Far too often, candidates list every certification they’ve ever earned at the front of their resumes rather than highlighting their achievements and relevant experience. When it comes to finding the best IT security candidates, Stan Black, CISO of Burlington, Mass.-based technology provider Nuance Communications Inc., believes good security professionals are expected to have some certifications, but the truly great security pros are multi-dimensional, have significant experience across IT and operations, and often were thrust into security and compliance functions after beginning their careers in other IT disciplines.

With an ever-increasing arms race between malicious hackers and those charged to protect enterprise systems and data, Dave Miller, CISO of Detroit-based cloud engagement vendor Covisint, argues that technology is changing so rapidly that practical experience and technical expertise far outweigh any certification. He says cloud services, which are the foundation of his business, require a highly technical approach to security that cannot be learned in the classroom or from a book.

IT security pros have long been ingrained with the idea that certifications show how committed someone is to his or her security career. Ultimately, it is impossible to ignore that recruiters draw upon a candidate pool in some part based on the certifications the candidates hold. Jim Murphy, information security architect at North Carolina’s Department of Health and Human Services, believes sourcing candidates by searching for certifications is dangerous, as recruiters do not appreciate the differences among the varieties of certifications available, and as a result they might ignore viable candidates.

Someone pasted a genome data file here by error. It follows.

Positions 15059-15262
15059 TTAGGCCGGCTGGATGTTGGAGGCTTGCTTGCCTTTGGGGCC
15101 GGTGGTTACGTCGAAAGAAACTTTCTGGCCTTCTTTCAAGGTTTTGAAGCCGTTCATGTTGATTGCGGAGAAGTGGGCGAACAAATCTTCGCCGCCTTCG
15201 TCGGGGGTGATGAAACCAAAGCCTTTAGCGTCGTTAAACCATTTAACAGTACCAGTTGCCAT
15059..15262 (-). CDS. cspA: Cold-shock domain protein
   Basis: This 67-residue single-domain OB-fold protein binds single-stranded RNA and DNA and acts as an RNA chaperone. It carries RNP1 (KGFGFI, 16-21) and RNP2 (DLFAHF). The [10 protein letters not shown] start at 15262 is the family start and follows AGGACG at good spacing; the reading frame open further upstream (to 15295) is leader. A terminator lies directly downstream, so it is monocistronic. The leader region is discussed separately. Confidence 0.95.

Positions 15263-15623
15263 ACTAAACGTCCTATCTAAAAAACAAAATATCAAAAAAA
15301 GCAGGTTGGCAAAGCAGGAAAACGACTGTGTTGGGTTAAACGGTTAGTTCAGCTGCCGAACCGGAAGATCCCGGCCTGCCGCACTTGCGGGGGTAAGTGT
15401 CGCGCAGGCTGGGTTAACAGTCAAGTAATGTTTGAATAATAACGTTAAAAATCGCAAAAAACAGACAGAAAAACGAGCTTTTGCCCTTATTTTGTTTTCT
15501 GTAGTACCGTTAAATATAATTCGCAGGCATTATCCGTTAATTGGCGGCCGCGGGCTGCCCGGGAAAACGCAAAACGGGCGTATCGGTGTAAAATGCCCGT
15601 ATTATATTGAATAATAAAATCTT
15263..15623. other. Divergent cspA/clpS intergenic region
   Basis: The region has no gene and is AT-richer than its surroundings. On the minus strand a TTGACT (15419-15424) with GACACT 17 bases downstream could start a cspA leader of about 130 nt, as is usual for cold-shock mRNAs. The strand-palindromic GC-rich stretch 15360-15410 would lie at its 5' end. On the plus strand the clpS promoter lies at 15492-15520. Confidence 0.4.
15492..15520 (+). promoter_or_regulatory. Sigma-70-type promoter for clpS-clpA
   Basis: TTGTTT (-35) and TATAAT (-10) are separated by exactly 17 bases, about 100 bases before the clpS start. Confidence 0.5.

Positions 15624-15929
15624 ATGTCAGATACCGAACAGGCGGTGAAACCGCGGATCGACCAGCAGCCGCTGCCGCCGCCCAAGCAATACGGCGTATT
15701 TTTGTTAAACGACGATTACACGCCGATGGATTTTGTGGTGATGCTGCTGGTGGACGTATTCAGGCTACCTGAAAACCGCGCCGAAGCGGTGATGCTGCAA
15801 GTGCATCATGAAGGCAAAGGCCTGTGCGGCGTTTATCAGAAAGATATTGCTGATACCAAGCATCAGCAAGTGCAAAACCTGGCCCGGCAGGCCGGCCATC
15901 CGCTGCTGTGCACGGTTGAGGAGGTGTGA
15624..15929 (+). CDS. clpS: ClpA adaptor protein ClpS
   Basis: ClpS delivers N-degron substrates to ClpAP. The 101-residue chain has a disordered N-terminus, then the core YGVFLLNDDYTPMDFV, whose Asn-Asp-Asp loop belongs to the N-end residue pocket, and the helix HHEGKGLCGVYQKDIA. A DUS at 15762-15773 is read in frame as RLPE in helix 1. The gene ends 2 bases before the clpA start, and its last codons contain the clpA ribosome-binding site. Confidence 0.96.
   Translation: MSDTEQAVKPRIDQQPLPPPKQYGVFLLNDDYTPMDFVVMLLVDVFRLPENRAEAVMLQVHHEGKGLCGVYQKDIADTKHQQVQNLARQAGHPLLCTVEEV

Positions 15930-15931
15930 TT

David Lam, CISO of Stephen S. Wise Temple and Schools in Los Angeles, feels a balance must be struck between work experience and certifications. Security pros must also consider which certifications are going to have the most significant effect on their career trajectories. Said Traster, “When considering what security certifications should be pursued, you need to take into account the factors that make one certification more valuable than another, such as industry recognition, integrity, recertification requirements, correlation to actual job skills and market demand.”